Figure 8. Schematic of a conventional RF microwave trans­mitter in which each individual element of the transmitter is matched to each other element.

Before going on to discuss the conventional solution versus the new active antenna solution, perhaps we should summa­rize a bit. In AM, short-wave, and FM applications, the wave­lengths are of order greater than meters. If one considers typ­ical receivers, the whole circuit will generally be small compared to the carrier wavelength. This is also to say that in all of these cases, the antennas will be active in the sense that the antenna presents an impedance to the circuit. (Recall that an active antenna is any antenna in which an active ele­ment lies within a wavelength of the antenna and is used as an element to match the antenna impedance to the decoder impedance.) To passively match an antenna to the receiver circuit, one needs pieces of line comparable to a wavelength. However, from here on we shall not be interested in the low- frequency case but rather in the well-above-1-GHz case, as AM, FM, and TV technologies are mature technologies. Dur­ing World War II, radar was the application that drove the frequencies above 1 GHz (wavelength less than 30 cm). In a radar, one sends out a pulse and, from the returned, scattered wave, tries to infer as much as possible about the target. Tar­get resolution is inversely proportional to wavelength. There has been a constant drive to shorten wavelength. Therefore, as is indicated by Table 1, bands have been allocated out to hundreds of gigahertz. Presently, however, there are a pleth­ora of nonmilitary drivers for pushing to higher-frequency communication systems that are compact and have lower power dissipation. However, the conventional solution, which was developed originally for radars, is really not conducive to compactness nor to the pressures of cost minimization of the commercial market.

A typical conventional transmitter is schematically de­picted in Fig. 8. A main concept here is that the transmission lines and matching networks are being used to isolate the oscillator from the amplifier and the amplifier from the an­tenna, in contrast to the situation in an active antenna. There were a number of reasons why the conventional solution took on the form it did. Among them was the urgency of World War II. Radar was developed rapidly in both Great Britain and the United States in the 1930s and 1940s. Rapid develop­ment required numerous researchers working in parallel. When operating frequencies exceeded 1 GHz (corresponding to 30 cm wavelengths), passive matching networks, whose main requirement is that they must consist of lines of lengths comparable to a wavelength, became convenient to construct (in terms of size) for ground-based radar. In this case, then, the oscillators could be optimized independently of the ampli­fiers, which in turn could be optimized independently of the antennas and the receiver elements. The impedances of the individual pieces didn’t matter, as the matching networks could be used to effectively transform the effective imped­ances looking into an element into something completely dif­ferent for purposes of matching pieces of the network to each other. There are costs associated with such a solution, though, such as total system size as well as the tolerances that compo­nents must satisfy. However, once the technique was in place, the industry standardized on the conventional solution and perfected it to the point where it was hard to challenge. The reemergence of the active solution owes itself to two indepen­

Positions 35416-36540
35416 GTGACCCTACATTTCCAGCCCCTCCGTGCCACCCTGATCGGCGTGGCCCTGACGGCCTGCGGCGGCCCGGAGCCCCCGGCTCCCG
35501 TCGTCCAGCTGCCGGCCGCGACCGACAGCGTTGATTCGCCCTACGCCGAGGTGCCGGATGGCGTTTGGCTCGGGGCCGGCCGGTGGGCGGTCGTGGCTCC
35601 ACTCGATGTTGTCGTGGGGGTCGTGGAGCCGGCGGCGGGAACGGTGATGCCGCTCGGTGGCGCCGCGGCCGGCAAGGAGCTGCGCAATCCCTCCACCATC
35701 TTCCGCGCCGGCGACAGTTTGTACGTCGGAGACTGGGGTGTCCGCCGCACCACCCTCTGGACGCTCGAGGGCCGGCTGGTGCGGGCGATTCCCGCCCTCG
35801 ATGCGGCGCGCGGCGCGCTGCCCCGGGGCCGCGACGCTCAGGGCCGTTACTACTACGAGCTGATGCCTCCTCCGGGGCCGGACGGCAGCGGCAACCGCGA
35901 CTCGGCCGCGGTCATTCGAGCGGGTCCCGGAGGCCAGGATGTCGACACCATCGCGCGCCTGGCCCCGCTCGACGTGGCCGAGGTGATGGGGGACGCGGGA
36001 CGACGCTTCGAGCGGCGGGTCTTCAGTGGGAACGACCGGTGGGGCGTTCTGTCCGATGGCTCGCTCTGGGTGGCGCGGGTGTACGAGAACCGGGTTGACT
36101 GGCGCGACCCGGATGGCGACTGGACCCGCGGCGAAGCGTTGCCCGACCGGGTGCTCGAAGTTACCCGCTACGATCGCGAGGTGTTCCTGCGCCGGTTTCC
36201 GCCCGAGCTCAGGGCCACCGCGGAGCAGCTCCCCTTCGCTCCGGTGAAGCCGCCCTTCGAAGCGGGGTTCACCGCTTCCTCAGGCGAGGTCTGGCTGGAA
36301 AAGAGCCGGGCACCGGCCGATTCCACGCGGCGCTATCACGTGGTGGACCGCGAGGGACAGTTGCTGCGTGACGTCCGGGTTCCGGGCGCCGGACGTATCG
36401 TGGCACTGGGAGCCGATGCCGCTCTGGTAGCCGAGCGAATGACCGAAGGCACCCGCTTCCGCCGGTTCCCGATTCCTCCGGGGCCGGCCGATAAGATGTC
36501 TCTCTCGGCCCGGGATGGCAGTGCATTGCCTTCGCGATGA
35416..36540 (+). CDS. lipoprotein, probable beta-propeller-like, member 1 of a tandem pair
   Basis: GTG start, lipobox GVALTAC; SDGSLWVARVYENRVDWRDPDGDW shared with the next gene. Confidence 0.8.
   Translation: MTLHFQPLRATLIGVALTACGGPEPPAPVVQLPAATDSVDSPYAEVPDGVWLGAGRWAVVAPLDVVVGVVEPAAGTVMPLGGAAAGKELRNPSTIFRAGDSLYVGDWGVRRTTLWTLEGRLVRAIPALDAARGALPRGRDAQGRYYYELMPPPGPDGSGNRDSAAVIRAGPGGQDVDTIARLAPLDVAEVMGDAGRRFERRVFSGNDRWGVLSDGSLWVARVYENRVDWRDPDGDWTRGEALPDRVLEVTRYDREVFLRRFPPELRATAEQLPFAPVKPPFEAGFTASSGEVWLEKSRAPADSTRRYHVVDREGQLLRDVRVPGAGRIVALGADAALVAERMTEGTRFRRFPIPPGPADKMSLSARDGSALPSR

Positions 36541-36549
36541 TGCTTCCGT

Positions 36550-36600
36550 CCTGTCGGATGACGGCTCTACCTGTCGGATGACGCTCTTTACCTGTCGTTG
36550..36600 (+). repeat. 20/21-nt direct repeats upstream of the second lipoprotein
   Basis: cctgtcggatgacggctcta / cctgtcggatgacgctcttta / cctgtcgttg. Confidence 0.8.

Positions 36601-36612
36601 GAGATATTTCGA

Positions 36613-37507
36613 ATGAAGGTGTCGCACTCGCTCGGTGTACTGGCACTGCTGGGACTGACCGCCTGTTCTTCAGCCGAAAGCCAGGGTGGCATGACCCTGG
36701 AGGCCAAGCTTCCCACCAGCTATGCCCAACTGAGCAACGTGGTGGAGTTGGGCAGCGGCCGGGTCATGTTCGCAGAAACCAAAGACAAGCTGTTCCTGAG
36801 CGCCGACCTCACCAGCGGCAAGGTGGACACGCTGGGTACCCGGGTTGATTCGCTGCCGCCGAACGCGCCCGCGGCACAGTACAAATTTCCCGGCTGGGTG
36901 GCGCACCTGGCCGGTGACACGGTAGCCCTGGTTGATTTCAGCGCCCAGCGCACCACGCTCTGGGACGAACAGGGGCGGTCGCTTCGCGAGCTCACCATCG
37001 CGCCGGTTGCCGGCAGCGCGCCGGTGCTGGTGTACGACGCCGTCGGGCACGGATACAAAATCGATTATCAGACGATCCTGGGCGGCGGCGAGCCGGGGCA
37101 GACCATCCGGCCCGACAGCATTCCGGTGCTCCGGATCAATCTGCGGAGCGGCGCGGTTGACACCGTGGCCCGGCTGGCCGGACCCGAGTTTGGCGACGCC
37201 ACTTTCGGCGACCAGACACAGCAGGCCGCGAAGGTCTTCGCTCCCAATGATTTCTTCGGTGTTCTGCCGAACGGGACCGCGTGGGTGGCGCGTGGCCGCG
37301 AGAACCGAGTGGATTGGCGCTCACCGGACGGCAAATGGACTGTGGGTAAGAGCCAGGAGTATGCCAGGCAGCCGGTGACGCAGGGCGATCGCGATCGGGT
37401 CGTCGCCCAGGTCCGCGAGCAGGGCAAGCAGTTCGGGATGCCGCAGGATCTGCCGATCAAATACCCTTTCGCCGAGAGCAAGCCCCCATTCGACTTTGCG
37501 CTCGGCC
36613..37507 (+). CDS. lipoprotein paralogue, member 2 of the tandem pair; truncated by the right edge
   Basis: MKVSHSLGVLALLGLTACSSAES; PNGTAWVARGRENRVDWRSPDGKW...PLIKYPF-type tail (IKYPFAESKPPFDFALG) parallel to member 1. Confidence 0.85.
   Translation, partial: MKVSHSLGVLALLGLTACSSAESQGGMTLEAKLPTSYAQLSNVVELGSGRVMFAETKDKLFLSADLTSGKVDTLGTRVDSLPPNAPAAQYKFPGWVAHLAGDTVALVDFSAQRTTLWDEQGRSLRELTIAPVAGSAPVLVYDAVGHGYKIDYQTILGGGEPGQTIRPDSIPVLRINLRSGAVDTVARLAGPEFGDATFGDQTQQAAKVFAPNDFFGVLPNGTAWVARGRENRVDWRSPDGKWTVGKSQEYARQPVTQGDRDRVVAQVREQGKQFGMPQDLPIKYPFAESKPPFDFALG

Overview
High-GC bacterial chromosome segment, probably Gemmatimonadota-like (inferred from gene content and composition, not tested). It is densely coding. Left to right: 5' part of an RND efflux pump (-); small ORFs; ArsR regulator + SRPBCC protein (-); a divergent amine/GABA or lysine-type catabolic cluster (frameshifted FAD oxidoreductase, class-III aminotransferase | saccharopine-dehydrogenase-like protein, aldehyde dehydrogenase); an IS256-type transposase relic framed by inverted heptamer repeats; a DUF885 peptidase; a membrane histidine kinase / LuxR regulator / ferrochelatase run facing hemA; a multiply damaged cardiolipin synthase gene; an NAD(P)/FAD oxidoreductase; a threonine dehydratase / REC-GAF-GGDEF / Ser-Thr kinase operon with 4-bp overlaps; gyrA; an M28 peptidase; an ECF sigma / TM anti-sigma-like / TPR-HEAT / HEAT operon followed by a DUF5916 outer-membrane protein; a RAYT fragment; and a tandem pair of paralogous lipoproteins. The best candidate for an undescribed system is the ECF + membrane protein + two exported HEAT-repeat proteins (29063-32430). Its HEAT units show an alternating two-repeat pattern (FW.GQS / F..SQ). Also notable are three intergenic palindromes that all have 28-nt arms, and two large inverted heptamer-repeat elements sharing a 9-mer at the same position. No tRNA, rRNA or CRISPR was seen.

dent technologies, the emergence of high-frequency solid-state devices and the development of planar circuit and planar an­tenna technology.

A single frequency of electromagnetic energy must be gen­erated in a so-called oscillator—that is, a circuit that converts dc electrical power to ac electromagnetic power at the proper frequency. The basic operation of an oscillator can be de­scribed with respect to Fig. 9. What is shown here schemati­cally is an amplifier in which a portion b (<1) of the output is fed back to the input with either a plus or a minus sign. When the feedback is off (b = 0), then the signal out will be just G times the input. When the feedback is negative, the output will be less than G times the input. However, in the negative feedback mode, the stability to noise increases, since fluctuations will be damped. That is, if the output fluctuates up, this lowers the effective input, whereas if the output fluc­tuates down, the output is driven up. The opposite is true in the positive feedback case. In the positive feedback case, if there were no fluctuations, any input would cause the output to increase until all of the dc power in as well as all of the input signal showed up at the output. (This is all of the power that can show up at the output. Such behavior is typical of unstable operation.) This would not be such an interesting case; however, there are always fluctuations of the input, and the positive feedback will cause these to grow. If there is a delay from output to input, then fluctuations with a period corresponding to this delay will be favored, as a rise in the input will show up as a rise in the output one period later, and rapidly all of the dc power in will be converted to power out at this magic frequency.